This App Could Make Roads In Uganda Safer
AUDIE CORNISH, HOST:
Now to Uganda's capital of Kampala. Like many African cities, gridlock prevails on the streets. Mass transit is inadequate. So boda bodas, or motorcycle taxis, are indispensable. They're also dangerous. NPR's Eyder Peralta looks at a company trying to change that.
EYDER PERALTA, BYLINE: In any street in Kampala, you find bodas crisscrossing the streets.
(SOUNDBITE OF CAR HORN)
PERALTA: They're like little worker ants that weave through traffic, carrying many times their weight - sometimes a big plushy couch, sometimes high-rises made from egg crates. Gloria Namaye likes them because they're fast.
GLORIA NAMAYE: They are faster than any vehicle around.
PERALTA: And she knows they're unsafe. One time she tried to ride one with three of her friends. The driver obliged, and they all tumbled from the motorbike. But Namaye's not mad. It wasn't the driver's mistake.
NAMAYE: My friend is mistake because she was so big. She was so big. She had big bums. Hey, you get it.
Down the street, I find Daniel, a boda driver who would only give his first name to speak frankly. He tries to be safe, he says, but customers want speed. So in all honesty, he says, they're not safe.
DANIEL: It's not safe at all. Sometimes, like, mostly we are the worst.
PERALTA: But this is serious. A recent U.N. study found that Uganda has one of the worst road safety records in the world. Bodas are a big part of that. The government passed a law requiring helmets in 2004, but it has mostly been ignored. Alastair Sussock and Ricky Thomson saw a business opening. And they founded SafeBoda, an app that connects riders with trained drivers who also carry an extra helmet. Sussock...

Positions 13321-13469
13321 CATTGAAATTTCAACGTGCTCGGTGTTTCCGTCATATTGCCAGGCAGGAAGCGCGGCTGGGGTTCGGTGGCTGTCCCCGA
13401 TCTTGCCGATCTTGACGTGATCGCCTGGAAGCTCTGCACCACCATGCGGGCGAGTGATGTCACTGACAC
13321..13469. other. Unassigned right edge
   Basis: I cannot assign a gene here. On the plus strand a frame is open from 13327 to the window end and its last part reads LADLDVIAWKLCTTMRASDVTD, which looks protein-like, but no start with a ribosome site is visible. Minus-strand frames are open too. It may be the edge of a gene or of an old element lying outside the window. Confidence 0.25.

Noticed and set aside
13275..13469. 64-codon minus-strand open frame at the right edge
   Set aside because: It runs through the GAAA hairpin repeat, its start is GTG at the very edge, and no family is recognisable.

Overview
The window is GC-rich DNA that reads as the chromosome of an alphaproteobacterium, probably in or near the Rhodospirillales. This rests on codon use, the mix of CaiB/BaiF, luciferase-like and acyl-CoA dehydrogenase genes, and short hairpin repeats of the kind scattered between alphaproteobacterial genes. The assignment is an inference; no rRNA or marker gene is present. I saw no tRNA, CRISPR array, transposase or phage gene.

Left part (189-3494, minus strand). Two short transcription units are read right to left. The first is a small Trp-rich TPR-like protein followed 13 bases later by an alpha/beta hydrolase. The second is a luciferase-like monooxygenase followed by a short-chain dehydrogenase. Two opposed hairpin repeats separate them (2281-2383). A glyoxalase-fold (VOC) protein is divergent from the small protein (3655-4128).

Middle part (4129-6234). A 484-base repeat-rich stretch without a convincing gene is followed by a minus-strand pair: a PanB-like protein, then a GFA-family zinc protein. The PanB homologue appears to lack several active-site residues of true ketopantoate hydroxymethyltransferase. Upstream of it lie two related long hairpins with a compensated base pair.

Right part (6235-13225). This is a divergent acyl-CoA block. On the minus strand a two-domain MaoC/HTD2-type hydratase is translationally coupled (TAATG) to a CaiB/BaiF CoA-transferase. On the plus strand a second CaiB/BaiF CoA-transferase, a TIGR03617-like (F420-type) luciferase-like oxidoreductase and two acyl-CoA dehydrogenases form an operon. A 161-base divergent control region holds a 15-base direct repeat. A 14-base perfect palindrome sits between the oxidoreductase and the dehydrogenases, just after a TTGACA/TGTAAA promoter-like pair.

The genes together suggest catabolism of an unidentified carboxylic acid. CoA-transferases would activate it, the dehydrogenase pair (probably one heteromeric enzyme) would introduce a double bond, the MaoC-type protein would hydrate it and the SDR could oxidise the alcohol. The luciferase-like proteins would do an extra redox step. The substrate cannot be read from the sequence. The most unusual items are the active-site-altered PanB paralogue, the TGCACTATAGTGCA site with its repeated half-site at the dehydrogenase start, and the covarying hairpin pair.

ALASTAIR SUSSOCK: We have tried to show that there are economic returns to being organized and safe. And then once you align those incentives, it's not easy, but I think it's definitely a way that we can get people to change behavior.
PERALTA: The SafeBodas cost the same as a regular boda. They offer hairnets in addition to helmets, and they found that it multiplied the number of people willing to put on a helmet from 1 percent on the street to 30 percent. Still, SafeBoda has about 1 percent of the boda market. And Thomson, a former boda driver, says there is a huge hurdle to overcome.
RICKY THOMSON: People have got a different description of safety when it comes to boda bodas.
PERALTA: They believe safety means knowing your driver.
THOMSON: People actually prefer taking a SafeBoda and not actually wearing a helmet because they already know that this is a professionally trained boda driver. And I don't need to wear a helmet because I'm safe because you're trained.
PERALTA: Back on the street, I meet Naka Saideth. She takes bodas mostly in the morning when she's late and she needs to get somewhere fast. She just hails one. And most don't have helmets.
Does that bother you?
NAKA SAIDETH: OK. It's really important for safety.
SAIDETH: (Laughter) If you don't have, you're really in danger. But, however, you take risks.
PERALTA: Checking an app would take too long. Sometimes, she says, you have no choice but to take the risk. Eyder Peralta, NPR News, Kampala.
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